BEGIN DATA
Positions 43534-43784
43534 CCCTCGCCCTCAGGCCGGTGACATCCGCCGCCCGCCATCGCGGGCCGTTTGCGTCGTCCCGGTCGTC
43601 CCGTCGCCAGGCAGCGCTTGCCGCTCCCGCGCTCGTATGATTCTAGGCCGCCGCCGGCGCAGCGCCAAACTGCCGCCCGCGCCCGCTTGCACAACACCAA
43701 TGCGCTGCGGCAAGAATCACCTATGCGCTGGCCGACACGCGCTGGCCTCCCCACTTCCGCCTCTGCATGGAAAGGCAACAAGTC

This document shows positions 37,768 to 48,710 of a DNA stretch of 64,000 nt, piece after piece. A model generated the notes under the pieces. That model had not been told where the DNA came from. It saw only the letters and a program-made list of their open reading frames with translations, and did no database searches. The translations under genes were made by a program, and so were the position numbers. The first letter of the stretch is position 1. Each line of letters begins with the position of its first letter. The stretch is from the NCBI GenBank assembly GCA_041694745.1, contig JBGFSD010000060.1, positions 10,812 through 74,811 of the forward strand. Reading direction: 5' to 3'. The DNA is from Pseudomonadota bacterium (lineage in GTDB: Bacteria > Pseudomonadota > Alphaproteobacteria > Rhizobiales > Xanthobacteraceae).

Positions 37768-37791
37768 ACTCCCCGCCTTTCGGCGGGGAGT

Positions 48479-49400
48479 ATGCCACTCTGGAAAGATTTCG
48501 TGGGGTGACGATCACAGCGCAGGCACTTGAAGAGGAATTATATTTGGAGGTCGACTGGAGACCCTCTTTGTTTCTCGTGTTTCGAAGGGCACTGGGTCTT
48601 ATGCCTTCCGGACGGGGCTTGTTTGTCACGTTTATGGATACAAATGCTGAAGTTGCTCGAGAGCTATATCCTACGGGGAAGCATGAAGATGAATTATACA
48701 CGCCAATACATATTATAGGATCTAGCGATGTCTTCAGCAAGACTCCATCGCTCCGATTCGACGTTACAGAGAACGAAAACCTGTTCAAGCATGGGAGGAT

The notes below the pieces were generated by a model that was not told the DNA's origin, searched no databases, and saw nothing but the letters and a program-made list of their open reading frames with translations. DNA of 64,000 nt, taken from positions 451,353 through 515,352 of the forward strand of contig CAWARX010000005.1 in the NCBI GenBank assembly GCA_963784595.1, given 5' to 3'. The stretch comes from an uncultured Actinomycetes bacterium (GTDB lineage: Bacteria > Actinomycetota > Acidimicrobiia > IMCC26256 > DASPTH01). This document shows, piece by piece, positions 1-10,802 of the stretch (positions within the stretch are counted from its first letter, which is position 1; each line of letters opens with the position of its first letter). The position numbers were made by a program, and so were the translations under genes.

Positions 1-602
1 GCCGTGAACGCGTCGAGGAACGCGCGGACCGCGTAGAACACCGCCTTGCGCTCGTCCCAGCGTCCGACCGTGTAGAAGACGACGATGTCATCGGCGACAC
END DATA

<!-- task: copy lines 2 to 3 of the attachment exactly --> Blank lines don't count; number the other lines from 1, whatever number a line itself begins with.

43534 CCCTCGCCCTCAGGCCGGTGACATCCGCCGCCCGCCATCGCGGGCCGTTTGCGTCGTCCCGGTCGTC
43601 CCGTCGCCAGGCAGCGCTTGCCGCTCCCGCGCTCGTATGATTCTAGGCCGCCGCCGGCGCAGCGCCAAACTGCCGCCCGCGCCCGCTTGCACAACACCAA